Meantime — there is no blinking the unpleasant truth — she is a reckless, short tempered, hot tongued, golden-haired minx — amenable to no law save that of hunger. Two days ago, she escaped with elfin laughter from her doolie (litter), and selecting the muddiest puddle, danced — actually danced — in it! Peroo protested feebly on the outskirts of the muddy tumult she was raising, (Assunta was chaffering for beetel round the corner, or it would never have happened). Why did he not pick Miss Muffet out of the mire? In reply to this, Peroo answered ‘Miss Sahib ke hookum hai?’ [Is it Miss Sahib’s order!’] To his submissive soul, this set the question at rest conclusively, and Miss Muffet, still hard at work on her delectable pas souille, asserted, radiant with delight, ‘Han, hamara hookum hai. Jao turn’ [‘Yes, that is my order. You go.’] The ‘turn’ (when he isn’t being treated in this way) is a gentleman in her Majesty’s Bengal Civil Service, of some twenty odd years’ standing, and a man of no small honour up here and down below. He went. He could not, for his garments’ sake, snatch away the wilful little woman; and at the end of ten minutes, Miss Muffet, spotted like a camel-leopard, condescended to return to her doolie. A dozen years hence, Miss Muffet will deny that she ever did anything of the kind I have just described. She will have been at a seminary where young ladies don’t dance in puddles as a rule.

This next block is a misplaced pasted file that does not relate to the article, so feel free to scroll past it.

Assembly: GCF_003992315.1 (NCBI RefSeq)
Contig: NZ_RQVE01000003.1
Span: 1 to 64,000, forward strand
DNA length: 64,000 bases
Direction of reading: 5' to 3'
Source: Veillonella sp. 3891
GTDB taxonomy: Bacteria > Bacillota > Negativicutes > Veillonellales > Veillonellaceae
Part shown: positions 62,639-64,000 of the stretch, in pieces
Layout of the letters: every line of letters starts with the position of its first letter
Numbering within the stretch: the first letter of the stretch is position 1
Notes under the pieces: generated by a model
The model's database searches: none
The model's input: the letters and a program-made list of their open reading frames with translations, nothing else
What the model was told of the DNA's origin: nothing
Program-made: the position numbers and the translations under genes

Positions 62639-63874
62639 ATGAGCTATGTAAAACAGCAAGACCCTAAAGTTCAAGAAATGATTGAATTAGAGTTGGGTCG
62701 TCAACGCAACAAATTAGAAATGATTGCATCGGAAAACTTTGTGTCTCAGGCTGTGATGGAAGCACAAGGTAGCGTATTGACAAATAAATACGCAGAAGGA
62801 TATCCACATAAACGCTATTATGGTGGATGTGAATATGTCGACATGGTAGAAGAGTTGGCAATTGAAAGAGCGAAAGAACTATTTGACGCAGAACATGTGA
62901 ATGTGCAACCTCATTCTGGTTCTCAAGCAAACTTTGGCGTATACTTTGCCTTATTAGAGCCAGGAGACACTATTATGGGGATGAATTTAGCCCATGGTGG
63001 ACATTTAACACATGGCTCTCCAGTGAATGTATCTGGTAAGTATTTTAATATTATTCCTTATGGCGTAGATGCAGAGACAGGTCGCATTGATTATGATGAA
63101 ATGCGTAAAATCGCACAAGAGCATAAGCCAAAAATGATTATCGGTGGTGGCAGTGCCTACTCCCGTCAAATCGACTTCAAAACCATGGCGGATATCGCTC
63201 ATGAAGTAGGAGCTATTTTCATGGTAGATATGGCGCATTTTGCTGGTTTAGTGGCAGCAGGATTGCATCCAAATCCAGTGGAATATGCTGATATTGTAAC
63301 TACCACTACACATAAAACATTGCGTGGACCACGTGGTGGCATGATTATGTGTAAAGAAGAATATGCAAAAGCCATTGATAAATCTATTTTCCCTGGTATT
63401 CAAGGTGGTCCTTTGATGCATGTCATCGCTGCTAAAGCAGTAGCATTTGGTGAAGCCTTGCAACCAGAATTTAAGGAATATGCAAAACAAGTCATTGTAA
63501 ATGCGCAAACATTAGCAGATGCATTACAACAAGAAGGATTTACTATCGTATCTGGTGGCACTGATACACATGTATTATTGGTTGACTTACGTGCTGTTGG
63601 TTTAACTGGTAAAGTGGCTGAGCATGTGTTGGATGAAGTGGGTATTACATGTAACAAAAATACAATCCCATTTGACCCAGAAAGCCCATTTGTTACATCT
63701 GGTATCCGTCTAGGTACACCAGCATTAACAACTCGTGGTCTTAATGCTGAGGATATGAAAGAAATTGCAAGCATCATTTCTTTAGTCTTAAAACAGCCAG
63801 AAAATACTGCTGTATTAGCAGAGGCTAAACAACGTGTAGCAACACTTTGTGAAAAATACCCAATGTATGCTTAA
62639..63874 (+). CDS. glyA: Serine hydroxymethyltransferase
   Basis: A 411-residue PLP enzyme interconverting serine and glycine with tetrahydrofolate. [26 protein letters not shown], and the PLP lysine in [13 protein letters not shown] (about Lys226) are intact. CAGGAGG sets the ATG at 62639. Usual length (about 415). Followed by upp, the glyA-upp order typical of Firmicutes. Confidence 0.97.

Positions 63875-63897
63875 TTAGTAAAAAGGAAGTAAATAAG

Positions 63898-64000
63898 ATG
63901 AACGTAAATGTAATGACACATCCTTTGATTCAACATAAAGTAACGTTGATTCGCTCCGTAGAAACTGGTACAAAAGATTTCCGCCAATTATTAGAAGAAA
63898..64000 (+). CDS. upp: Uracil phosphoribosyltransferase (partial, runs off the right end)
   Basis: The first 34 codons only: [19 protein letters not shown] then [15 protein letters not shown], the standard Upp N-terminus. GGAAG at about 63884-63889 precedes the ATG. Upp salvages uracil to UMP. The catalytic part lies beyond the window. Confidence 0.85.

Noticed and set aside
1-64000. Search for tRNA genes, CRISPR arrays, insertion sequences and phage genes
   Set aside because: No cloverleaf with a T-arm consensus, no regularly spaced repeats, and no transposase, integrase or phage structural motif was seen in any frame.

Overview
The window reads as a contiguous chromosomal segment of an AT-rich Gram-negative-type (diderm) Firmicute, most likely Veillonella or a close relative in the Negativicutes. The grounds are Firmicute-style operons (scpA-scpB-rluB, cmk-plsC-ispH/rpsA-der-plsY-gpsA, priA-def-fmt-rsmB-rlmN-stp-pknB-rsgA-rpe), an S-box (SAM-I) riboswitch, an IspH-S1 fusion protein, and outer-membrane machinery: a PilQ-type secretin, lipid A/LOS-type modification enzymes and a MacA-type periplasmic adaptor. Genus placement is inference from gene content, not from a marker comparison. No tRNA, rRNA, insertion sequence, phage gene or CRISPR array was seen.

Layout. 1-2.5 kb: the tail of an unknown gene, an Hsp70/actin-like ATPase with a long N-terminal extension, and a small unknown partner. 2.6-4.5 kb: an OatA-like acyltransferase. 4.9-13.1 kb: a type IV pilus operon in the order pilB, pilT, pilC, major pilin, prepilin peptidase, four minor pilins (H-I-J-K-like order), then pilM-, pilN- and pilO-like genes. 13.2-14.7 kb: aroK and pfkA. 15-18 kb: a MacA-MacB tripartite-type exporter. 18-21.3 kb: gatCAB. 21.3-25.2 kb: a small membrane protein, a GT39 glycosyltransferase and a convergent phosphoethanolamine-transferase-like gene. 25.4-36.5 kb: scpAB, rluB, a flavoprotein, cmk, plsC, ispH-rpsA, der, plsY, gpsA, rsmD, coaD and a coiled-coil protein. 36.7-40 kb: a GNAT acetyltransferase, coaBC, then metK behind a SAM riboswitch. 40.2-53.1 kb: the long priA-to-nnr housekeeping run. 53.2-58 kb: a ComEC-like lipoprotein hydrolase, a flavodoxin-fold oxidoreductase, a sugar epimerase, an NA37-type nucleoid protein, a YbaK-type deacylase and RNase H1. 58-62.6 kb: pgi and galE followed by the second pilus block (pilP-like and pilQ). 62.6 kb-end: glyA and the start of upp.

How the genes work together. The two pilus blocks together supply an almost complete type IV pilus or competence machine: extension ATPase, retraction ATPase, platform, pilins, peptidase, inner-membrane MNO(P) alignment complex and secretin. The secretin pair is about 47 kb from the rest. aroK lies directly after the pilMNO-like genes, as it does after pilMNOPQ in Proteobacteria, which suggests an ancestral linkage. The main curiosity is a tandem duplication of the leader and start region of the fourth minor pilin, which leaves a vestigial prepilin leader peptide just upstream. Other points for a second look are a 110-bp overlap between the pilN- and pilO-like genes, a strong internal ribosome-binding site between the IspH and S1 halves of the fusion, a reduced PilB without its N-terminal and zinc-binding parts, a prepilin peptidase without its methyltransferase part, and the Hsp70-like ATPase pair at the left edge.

Little Knickerbocker is several degrees worse than Miss Muffet: for, to childish wilfulness, he unites man’s supreme contempt for all things feminine. His delight is in the legs of a horse, and he perils his sinful little soul hourly on the chance of investigating them. A special providence watches over his studies in natural science. Though ponies may wince and put back their ears, they never kick him. Yet if any person of less consequence — say a Member of Council, or a General Officer — were to follow his example, things would be greatly otherwise. Little Knickerbocker is hale-fellow-well-met with some six score Jhampanies, and they in turn almost worship him. Not long ago it was my exceeding good fortune to come across little Knickerbocker in all his glory. His Mamma had left him in her ghari, while she stepped into a milliner’s shop. The visit was a protracted one, and several other ladies were shopping at the same time. That is to say, there were twenty jhampanies or so lounging in the roadway. Scarcely had Mrs Knickerbocker disappeared, than the rickshaw was taken with internal convulsions; and above the lap-cloth rim (he had dived below to investigate the structural peculiarities of rickshaws) emerged a tangled brown head, a disreputable sailor’s hat, and the upper half of Little Knickerbocker. Then he held his levee of jhampanies, and I would defy even a Higher Standard, double pressure extra proficient to have done better; the conversation passed beyond his bystander’s comprehension. It was flavoured with numberless jokes, for the coolies laughed like the children they are; and little Knickerbocker the loudest of all. It contained sound moral advice of some kind, for they sat on the ground and stared solemnly into his chubby little face. It enunciated grave truths of life and thought doubtless, for they shook their heads assentingly and said ‘Je ha?i’ ‘Such hail’ [‘Yes sir. It’s true!’] to the small philosopher. ‘What was it all about?’ At this question, the coolies straightway relapsed into stolid netschies, and retired to their respective charges. The spell was broken, and the levee dispersed; only Little Knickerbocker was equal to the occasion. He bent forward over lap-cloth with a grin — an unadulterated boy’s grin — ‘I was only talking to them about themselves.’ Spirit of every ruler and administrator that India has known, has it been reserved for the Simla baby to talk to the people of the land ‘about themselves’ as Little Knickerbocker did; and to him and him only will the coolies speak unrestrainedly ‘about themselves’? Here were twenty souls, who would have grovelled, cringed and lied with oriental fervour to any district officer who might address a word to them, chattering like daws ‘about themselves’ to seven year old Little Knickerbocker. Today my respected Diplomat might make shift to rule India with some success; or at least with that much babbled of, seldom seen, ‘touch with the people’ — a shadow we chase through durbars, madressas, drains, universities and hospitals and — miss after all. But he will be neither ruler nor administrator — not he, a dozen years hence — after much intermediate hammering and being hammered — he will admonish his syce with the bar end of a stirrup leather and ask his seniors: — ‘What on earth does the soor mean by all this infernal gibberish?’ He too, will indignantly deny that he ever talked to ‘those beastly jhampanie fellows’ ‘about themselves’. Is it only the children who know, and the men who are ignorant? Little Knickerbocker maintains that because ‘you ride a real horse. Mine’s only a baby one. And you can dance with mamma when I’m in bed. And you can eat anything without Assunta slappin’ you’ therefore you must know everything. He may be wrong; and the owner of the ‘real live horse’, the man without an ayah to slap him may feel something very like a pang of bitter envy as he watches the dispersion of Little Knickerbocker’s levee, and departs with the child’s courteous little explanation: — ‘I’m only talking to them about themselves’ ringing in his brain.